Course Review: La Costa Resort (Champions Course)

As I’ve mentioned in previous posts about my “to do” list in San Diego County, I primarily have muni courses, military courses and higher-end resort courses left on my list. It’s been making it a little harder to chip away at my SoCal list in that region, especially when I’ve been finding a lot of good deals and easy-to-make online tee times available in other parts of the Southland.

Well, today was a chance to check out one of the higher-end resort courses in North San Diego County, so I jumped at the opportunity. I played with a couple of buddies. I won’t comment on what I paid, but let’s just say one of them is very well-connected and we got a killer deal. I’m very grateful for that, as well, because had I paid the full $250 rate they generally ask for on a Saturday, I would have been sorely disappointed. As it was, I was able to enjoy it more.

We teed off a little before 11:30 on the Champions Course. This course (formerly the North Course) was significantly renovated a couple of years ago. As it so happens, they just closed the South Course this week for it’s own major renovation. It sounds like it will be set to re-open next Spring and will be known as the Legends Course.

Our group was behind a number of member groups, and with all members and resort guests playing on one course, it was naturally a little slower pace. We finished in just under five hours. Around the clubhouse, everyone working at the resort was friendly and helpful, so I’ll give the staff a nice thumbs-up. La Costa is a big resort and the facilities there seem very nice, so I had very high expectations for the course as I pulled into the property for the first time.

Champions is a solid course. The layout won’t blow you away with anything too dramatic and the scenery will not make your jaw drop, but it’s fine on all levels. I never played here before the renovation, so I don’t know all the details of what they changed. I do know they made it play much tougher with more pronounced bunkering throughout and harder-to-get-at green complexes.

When you are standing on the tee boxes, the course can be a little deceptive. With the large, strategically placed fairway bunkers, some of the landing areas look very tight. But when you get out there, most of them have a little more room than you think. Still, it pays to play safe, smart shots to ensure good approach angles and stay out of the massive fairway bunkers.

The greens are medium-sized and most feature some tricky undulation. They can be unforgiving on approach shots because they are pretty well-protected by false fronts and sand traps (and water in some cases). But for putts, they are not as hard as they look. I don’t recall very many instances today when anyone on our group severely misread a putt or had a three-putt, even on long ones that might seem super tough coming down or over a big hump. That said, there were very few putts holed out from any significant length, so it certainly won’t give anything away. On most holes, you are still happy with a two-putt if you are outside of 20 feet.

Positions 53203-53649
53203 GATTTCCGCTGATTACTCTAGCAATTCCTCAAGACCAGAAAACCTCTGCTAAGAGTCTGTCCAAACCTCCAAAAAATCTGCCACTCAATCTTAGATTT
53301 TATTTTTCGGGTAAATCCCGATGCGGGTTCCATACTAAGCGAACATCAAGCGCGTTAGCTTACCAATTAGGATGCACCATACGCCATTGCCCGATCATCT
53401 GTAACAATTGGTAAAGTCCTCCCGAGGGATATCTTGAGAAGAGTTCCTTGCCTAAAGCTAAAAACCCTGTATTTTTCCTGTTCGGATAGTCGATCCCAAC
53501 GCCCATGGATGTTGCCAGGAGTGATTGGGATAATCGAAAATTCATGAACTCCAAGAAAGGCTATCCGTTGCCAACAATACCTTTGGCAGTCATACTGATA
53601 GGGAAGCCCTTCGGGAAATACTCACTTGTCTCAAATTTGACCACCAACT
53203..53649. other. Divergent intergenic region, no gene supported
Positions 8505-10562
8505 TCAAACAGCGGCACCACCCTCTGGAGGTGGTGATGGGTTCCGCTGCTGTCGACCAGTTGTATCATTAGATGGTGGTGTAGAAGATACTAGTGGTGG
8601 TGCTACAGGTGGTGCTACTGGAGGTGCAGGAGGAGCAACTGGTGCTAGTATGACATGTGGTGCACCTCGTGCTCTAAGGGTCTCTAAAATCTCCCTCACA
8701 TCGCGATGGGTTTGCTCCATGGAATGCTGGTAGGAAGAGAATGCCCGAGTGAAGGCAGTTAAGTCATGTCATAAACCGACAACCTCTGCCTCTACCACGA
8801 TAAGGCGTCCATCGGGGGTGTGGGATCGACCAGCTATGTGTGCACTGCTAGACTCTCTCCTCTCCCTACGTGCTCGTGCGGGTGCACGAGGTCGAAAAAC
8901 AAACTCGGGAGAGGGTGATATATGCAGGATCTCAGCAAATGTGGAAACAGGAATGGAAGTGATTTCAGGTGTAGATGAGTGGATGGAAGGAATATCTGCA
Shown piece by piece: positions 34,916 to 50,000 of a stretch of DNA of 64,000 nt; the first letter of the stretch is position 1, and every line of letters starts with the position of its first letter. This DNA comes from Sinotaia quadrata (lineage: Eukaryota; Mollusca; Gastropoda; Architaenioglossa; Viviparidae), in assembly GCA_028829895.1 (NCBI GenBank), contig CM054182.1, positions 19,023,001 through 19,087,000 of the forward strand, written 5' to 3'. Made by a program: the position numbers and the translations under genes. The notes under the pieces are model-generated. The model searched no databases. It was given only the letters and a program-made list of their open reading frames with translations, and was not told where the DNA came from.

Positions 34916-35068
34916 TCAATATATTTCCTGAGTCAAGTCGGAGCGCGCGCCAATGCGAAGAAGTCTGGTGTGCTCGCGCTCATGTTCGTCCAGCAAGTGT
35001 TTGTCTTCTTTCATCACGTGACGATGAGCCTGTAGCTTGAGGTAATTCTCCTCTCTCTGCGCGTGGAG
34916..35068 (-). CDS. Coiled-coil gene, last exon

Plenty of water comes into play, especially on the back nine. I definitely enjoyed the back nine layout much more than the front. There were a few nice holes on the front, but nothing that stuck with me. On the back nine, there were a number of holes that stood out like numbers 10, 13, 15, 16 and 18. The 16th is kind of the signature par-3 hole with the tee box right by the clubhouse and a tough shot over water too a narrow green.

Speaking of being right next to the clubhouse, it was a bit odd here because the “adult” pool area is right above the golf shop and overlooking the finishing holes. For most of the back nine, we could hear the loud party music blaring from poolside and it was kind of unusual with that as a soundtrack as our round came to a close.

Where La Costa disappointed me today, though, was the conditions. Considering this is the middle of spring, I would expect the course to be in excellent shape, but it wasn’t. It wasn’t horrible, but just not what you’d expect for a place that charges as much as they do. It seemed more like the dead of summer out there because the course was very dry.

The tee boxes were fine. The fairways were firm and thin, providing lots of roll-out on drives, but tight lies for your approach shots. The rough was a mixed bag. Some areas were completely shaved down and not much different than the fairways. Others had a bit more grass, but the first cut was never too thick. There are a lot of “native” grass areas around the course where everything is grown out and you are sure to lose a ball if you hit into it.

The greens were very firm and hard to hold. Because they can be tough to get at if you don’t have the perfect approach angles, that makes it tough to fire at any pins.

I’d love to see La Costa’s Champions Course in pristine resort conditions and that might give me a better overall impression of the course and its layout. As it was today, I was definitely underwhelmed and very glad to have gotten a fantastic deal to play there. So on one hand, I am grateful for the chance to play it. On the other, it’s hard not to think of those people spending large amounts to play a course in less-than-stellar conditions.

Hopefully once the other course is renovated and I ultimately come back to check it off my list, things will be better and I’ll be more impressed.

Some pictures from La Costa Resort (Champions Course) (5/4/13):

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